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Welcome to Zits, the brilliantly funny comic strip that is the perfect portrayal of life with a teenager—complete with an eye-rolling teen and well-intentioned, but baffled, parents.Teenagers are a lot like zombies--slow-moving, difficult to communicate with, and always, always hungry. Luckily, Zits Apocalypse is here to shed some light on the ups, downs, and in-betweens of parenting teens. Join the Duncan family--Connie, Walt, and Jeremy--as they grapple with modern technology, confront an endless sea of dirty laundry, and learn to bridge the cultural divide between parents and teenagers.Zits Apocalypse offers a light-hearted yet insightful look at the multifaceted lives of modern teens and their families, complemented with annotations from the creators. From financial trouble to the perils of young love, this collection broaches relevant and familiar topics with with, wit, humor, and affection.
By Jerry Scott
"You must have a camera in my house! " That's the comment Jerry and Jim get most often from readers of their comic strip. And it's probably because Zits is the best depiction of life with a teenager since, well, ever! Pimp My Lunch: Zits Sketchbook No. 10 Zits chronicles the daily lives of a teen in a way that's not done in the popular media-with respect. "Having teenagers in the house is like having a front-row seat to one of life's great passages," says Jim Borgman. "Zits tries to respect that period by taking a sympathetic view of all the players involved-the parents, as well as the kids."
Zits levels the playing field and often causes (gasp! ) communication to occur between kids and their parents. Appearing in over 1,200 newspapers worldwide, this enormously popular comic strip has been a staple since it was first syndicated in 1997.
By Jim Borgman
Fitting in. Being different. Growing up. Staying a kid. Zits is a comic strip about the funniest, most painfully emotionally charged, physically demanding, mentally challenging, and colorful times of our lives—adolescence. Those who are living it can relate. And those who have been through it cannot remember the time without smiling, or at least wincing at the arrogance and ignorance we all mistook as maturity during those few eternal years.
Zits: Sketchbook #1 is an inside look at life from the point of view of Jeremy, a private 15-year-old who is desperately hacking his way out of childhood and into maturity. He labors in the shadow of Chad, his perfect older brother who is away at college. Jeremy is a freshman in high school whose main pastimes are hanging out with his best friend, Hector Garcia, forming a garage band, and being amazed at his parents' spectacular ignorance about almost everything. Impatient, self-absorbed, emotional, and bored silly, Jeremy is the essence of adolescence. Zits resonates with its fans because the strip contains so much truth and insight, wrapped in an uproarious context that's all too familiar to everyone who's been 15 or has parented a teenager.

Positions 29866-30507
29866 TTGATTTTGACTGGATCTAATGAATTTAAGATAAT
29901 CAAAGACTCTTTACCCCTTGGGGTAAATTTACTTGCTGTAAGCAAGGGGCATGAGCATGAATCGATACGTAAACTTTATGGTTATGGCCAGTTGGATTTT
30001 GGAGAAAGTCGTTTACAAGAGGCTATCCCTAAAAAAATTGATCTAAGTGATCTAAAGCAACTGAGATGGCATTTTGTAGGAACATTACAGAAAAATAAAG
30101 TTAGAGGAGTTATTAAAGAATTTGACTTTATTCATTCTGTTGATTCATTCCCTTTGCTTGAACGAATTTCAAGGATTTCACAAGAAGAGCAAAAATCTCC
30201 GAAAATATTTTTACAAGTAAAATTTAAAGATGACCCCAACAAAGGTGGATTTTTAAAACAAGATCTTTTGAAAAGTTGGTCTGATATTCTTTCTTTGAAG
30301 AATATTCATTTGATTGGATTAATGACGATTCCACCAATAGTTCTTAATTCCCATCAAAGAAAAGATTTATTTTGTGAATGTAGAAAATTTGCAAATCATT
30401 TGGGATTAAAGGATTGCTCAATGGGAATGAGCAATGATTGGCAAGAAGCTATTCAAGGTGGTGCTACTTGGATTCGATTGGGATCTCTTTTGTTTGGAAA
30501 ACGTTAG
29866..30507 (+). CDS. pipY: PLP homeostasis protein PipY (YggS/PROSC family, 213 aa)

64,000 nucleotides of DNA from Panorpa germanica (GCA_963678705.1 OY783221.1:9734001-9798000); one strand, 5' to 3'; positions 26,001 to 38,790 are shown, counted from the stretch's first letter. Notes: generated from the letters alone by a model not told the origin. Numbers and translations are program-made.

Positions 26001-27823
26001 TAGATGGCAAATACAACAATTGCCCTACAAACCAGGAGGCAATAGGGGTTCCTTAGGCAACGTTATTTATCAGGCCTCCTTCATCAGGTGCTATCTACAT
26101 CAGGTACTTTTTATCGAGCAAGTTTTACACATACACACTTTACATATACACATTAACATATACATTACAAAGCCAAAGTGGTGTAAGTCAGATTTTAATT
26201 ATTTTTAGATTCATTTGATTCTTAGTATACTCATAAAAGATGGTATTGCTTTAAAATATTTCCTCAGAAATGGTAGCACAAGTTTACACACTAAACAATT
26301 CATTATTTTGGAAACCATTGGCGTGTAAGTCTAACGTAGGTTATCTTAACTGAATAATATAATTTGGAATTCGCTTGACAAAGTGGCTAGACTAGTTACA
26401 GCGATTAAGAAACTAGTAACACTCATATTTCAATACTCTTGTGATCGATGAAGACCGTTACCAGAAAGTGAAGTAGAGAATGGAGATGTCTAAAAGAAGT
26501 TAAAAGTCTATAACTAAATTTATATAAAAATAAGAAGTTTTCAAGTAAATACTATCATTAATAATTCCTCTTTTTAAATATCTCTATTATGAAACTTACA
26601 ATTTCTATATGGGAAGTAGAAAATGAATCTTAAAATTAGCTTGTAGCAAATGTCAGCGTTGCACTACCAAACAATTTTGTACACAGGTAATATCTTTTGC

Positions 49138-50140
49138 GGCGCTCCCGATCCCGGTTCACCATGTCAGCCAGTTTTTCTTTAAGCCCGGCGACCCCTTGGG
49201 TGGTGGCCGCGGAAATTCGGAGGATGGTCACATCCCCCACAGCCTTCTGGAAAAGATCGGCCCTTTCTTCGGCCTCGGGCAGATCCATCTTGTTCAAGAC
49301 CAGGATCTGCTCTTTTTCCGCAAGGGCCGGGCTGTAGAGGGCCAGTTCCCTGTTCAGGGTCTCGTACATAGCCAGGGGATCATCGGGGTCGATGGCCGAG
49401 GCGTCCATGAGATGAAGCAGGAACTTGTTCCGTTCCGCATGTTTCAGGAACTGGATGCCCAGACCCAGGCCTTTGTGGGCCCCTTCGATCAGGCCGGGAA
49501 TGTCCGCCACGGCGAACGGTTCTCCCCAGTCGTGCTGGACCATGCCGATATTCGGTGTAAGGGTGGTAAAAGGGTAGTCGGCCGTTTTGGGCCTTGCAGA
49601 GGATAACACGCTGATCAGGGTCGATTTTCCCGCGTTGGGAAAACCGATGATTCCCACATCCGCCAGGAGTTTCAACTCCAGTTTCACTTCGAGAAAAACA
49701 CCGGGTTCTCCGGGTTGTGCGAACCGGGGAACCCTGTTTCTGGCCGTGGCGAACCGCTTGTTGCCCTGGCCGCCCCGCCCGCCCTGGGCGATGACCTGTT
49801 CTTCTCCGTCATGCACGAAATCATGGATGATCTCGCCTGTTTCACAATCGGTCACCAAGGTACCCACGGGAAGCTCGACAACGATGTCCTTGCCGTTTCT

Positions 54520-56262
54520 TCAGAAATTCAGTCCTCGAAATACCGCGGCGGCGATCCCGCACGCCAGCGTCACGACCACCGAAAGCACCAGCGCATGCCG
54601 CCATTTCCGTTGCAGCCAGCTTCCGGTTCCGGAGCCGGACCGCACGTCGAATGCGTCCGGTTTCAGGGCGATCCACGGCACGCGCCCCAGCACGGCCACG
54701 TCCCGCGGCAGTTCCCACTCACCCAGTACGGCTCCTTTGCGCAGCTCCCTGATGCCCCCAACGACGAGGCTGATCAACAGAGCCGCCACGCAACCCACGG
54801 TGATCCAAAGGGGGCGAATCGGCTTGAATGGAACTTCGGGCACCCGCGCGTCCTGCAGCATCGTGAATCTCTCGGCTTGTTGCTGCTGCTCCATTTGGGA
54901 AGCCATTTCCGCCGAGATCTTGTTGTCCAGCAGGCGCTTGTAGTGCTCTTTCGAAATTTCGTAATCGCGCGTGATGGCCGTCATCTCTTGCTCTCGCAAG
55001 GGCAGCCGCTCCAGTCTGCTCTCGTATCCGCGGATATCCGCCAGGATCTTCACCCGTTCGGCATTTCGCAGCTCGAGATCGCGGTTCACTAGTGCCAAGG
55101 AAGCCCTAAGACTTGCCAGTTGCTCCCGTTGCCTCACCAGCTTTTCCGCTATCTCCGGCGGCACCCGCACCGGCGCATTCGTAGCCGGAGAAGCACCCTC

In Zits, countless readers relish Jim Borgman and Jerry Scott's right-on look at teenage life, as told through the eyes of perpetually ambivalent, yet lovable, teenager Jeremy Duncan. Here's a 15-year-old kid who seems to speak for teenagers everywhere, even if it's with a withering look or a nonchalant shrug. As Jeremy himself might say: "Adolescence bites! "
Zits has attracted an enormous following of fans, teenagers and adults alike. This Zits sketchbook, Don't Roll Your Eyes At Me, Young Man! , warmly chronicles the growing pains of the Duncan household and follows Jeremy as he navigates his way through his perpetual freshman year of high school. Caring, funny, impatient, self-absorbed, and bored silly, Jeremy is the charming essence of adolescence today.
Fifteen-year-old Jeremy Duncan is the heart and soul of puberty. A typical teen, Jeremy is shy, self-absorbed, and bored. He loves hanging out and playing the guitar. He lives in the shadow of his older brother's perfect 4.0 grade-point-average, athletic talents, and flawless complexion. Jeremy's girlfriend, Sara, loves that she can get him to do anything for her. His best friends are Hector and Pierce, whom he's known for-almost-ever. His parents? Uncool baby boomers. (Unless you're a parent, then they are two suburban professionals just trying to do the best they can with a teenager going through that "awkward" phase.)
The enormously popular comic strip Zits depicts teenage and parental angst like no other. Teenage Tales is a cornucopia of Zits for die-hard fans everywhere. Zits can be seen in more than 1,100 newspapers, which is almost unheard of—only 18 other comic strips have achieved that extraordinary milestone. Zits has also won the National Cartoonists Society's Best Comic Strip of the Year award for two years in a row.